Gulf markets traded sideways yesterday amid a lack of local catalysts to boost buying.
The Abu Dhabi Securities Exchange (ADX) General Index slipped 0.5 per cent to 2,716.72, while the Dubai Financial Market (DFM) General Index was down 0.7 per cent at 1,537.48.
It was the second day of trading since the index provider MSCI surprised investors by delaying for six months a decision on whether to upgrade the UAE and Qatar to “emerging market” status.
“Both the ADX and DFM were weak due to a convergence of factors: the disappearance of the positive catalyst that would have been the MSCI upgrade, and weaker markets elsewhere,” said Julian Bruce, the director of equity sales at EFG-Hermes in Dubai.
MSCI currently considers the UAE and Qatar to be “frontier” markets, and being upgraded could attract new liquidity to the countries’ bourses and drive index fund investment, which has declined in recent years.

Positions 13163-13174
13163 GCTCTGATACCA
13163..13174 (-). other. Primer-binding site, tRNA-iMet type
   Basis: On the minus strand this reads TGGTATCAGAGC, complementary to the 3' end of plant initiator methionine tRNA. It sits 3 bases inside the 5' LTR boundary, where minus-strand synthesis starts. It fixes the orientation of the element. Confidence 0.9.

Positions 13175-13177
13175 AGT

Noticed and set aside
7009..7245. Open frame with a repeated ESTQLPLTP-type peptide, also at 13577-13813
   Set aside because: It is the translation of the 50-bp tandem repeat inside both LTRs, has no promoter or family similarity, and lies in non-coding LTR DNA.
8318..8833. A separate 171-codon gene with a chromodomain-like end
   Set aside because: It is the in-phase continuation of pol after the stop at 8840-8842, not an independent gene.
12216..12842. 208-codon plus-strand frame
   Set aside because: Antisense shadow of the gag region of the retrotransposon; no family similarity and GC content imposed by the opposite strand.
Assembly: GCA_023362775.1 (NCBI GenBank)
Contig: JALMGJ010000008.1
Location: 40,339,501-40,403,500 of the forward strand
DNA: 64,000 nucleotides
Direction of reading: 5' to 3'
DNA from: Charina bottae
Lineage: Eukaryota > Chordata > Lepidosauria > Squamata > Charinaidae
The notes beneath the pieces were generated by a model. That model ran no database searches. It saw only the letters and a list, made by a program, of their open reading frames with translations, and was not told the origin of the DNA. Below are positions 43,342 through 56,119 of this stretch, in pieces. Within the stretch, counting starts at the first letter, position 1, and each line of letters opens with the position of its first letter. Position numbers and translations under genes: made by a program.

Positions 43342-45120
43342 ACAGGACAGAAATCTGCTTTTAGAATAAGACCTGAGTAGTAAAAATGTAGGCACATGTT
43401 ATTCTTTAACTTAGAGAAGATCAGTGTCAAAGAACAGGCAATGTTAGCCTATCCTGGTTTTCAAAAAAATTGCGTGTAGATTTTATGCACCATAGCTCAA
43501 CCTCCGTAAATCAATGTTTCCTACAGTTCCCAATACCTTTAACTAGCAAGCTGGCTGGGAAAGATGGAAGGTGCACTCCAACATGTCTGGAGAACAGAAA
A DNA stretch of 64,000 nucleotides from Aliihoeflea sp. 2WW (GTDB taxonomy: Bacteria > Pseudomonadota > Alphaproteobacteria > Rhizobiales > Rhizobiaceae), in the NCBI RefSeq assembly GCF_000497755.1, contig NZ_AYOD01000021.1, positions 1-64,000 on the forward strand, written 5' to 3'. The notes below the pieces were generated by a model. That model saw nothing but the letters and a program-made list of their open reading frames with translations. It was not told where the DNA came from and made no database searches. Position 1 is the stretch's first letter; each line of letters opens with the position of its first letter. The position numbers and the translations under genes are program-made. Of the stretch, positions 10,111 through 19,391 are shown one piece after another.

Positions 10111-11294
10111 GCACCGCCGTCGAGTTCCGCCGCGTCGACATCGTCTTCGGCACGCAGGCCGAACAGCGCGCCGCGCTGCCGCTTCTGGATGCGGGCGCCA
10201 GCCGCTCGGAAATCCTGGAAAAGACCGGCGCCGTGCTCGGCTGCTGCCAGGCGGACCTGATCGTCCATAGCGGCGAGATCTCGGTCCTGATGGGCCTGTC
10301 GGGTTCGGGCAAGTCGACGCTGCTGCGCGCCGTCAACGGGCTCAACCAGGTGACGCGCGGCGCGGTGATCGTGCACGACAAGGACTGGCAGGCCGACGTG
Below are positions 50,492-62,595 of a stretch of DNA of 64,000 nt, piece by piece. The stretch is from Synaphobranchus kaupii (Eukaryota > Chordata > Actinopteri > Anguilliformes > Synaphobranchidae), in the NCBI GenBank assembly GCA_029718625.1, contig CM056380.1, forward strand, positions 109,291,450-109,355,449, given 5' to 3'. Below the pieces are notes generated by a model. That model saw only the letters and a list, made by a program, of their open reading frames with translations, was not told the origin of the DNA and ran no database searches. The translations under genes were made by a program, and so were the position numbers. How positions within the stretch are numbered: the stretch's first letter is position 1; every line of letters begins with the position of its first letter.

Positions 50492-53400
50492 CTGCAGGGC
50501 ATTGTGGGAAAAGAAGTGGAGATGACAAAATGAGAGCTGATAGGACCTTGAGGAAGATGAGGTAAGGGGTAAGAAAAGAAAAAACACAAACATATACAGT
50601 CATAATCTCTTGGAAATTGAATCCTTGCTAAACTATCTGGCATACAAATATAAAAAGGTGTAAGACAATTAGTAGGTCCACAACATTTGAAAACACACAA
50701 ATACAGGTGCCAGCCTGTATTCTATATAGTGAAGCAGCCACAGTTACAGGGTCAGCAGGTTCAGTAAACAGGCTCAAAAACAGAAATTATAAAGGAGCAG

The markets rose significantly in recent months in anticipation of the announcement. Now that the verdict has been delayed, it is difficult to justify any further buying with no drivers in place, Mr Bruce added.
Qatar said this week it was in talks with individual companies to raise foreign ownership limits but was not planning a blanket increase despite MSCI saying the current 25 per cent cap on foreign ownership stands in the way of an upgrade.
Qatar’s index was unchanged at 8,214.35 yesterday.
Oil declined after the US Federal Reserve lowered its economic growth outlook for the country. Brent crude for August delivery dropped to US$107.45 a barrel, the commodity’s first loss after four consecutive days of gains.